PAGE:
Sleep slow waves behave like traveling waves and are thus a marker for brain connectivity. Across a night of sleep in adults, wave propagation is scaled down, becoming more local. Yet, it is unknown whether slow wave propagation undergoes similar across-night dynamics in childhood-a period of extensive cortical rewiring.
High-density electroencephalography (EEG; 128 channels) was recorded during sleep in three groups of healthy children: 2.0-4.9 years (n = 11), 5.0-8.9 years (n = 9) and 9.0-16.9 years (n = 9). Slow wave propagation speed, distance, and cortical involvement were quantified. To characterize across-night dynamics, the 20% most pronounced (highest amplitude) slow waves were subdivided into five time-based quintiles.
We found indications that slow wave propagation distance decreased across a night of sleep. We observed an interesting interaction of across-night slow wave propagation dynamics with age (p < 0.05). When comparing the first and last quintiles, there was a trend level difference between age groups: 2- to 4.9-year-old children showed an 11.9% across-night decrease in slow wave propagation distance, which was not observed in the older two age groups. Regardless of age, cortical involvement decreased by 10.4%-23.7% across a night of sleep. No across-night changes were observed in slow wave speed.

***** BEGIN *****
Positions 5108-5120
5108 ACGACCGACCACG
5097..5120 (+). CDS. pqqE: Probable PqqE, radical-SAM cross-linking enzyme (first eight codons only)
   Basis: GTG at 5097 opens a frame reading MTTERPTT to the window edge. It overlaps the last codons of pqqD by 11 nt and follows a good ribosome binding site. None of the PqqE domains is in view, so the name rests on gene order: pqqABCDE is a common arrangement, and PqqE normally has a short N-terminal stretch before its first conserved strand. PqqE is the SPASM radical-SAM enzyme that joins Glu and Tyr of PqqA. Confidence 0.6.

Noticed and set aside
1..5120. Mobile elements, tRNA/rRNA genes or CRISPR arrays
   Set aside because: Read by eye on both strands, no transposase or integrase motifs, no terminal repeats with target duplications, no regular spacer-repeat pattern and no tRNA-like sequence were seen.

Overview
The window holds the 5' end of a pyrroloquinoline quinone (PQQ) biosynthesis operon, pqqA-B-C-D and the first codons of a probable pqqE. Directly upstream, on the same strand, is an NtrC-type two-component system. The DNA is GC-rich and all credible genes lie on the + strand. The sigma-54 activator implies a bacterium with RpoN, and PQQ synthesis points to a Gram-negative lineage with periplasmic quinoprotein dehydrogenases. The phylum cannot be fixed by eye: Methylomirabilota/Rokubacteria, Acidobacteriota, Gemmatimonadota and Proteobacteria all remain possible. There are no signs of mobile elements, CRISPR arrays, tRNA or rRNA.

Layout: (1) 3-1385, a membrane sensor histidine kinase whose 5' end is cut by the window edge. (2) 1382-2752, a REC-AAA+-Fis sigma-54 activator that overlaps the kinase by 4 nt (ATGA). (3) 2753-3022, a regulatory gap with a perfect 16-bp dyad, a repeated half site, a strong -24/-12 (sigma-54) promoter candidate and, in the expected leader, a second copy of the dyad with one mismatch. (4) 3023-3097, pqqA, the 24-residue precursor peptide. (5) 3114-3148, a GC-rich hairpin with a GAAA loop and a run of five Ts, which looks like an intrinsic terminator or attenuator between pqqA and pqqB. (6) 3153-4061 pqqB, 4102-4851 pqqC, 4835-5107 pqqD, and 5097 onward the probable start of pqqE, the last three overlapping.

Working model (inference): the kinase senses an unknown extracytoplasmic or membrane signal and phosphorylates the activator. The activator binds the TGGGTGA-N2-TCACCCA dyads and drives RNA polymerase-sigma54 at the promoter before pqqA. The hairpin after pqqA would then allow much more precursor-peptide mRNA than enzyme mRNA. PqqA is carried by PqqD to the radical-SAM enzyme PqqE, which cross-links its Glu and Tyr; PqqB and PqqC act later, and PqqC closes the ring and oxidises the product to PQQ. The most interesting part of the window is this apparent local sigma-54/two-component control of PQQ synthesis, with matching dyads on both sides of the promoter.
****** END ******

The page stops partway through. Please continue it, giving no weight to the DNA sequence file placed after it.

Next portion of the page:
Findings provide evidence that signatures of brain connectivity undergo across-night dynamics specific to maturational periods. These results suggest that across-night dynamics in slow wave propagation distance reflect heightened plasticity in underlying cerebral networks specific to developmental periods.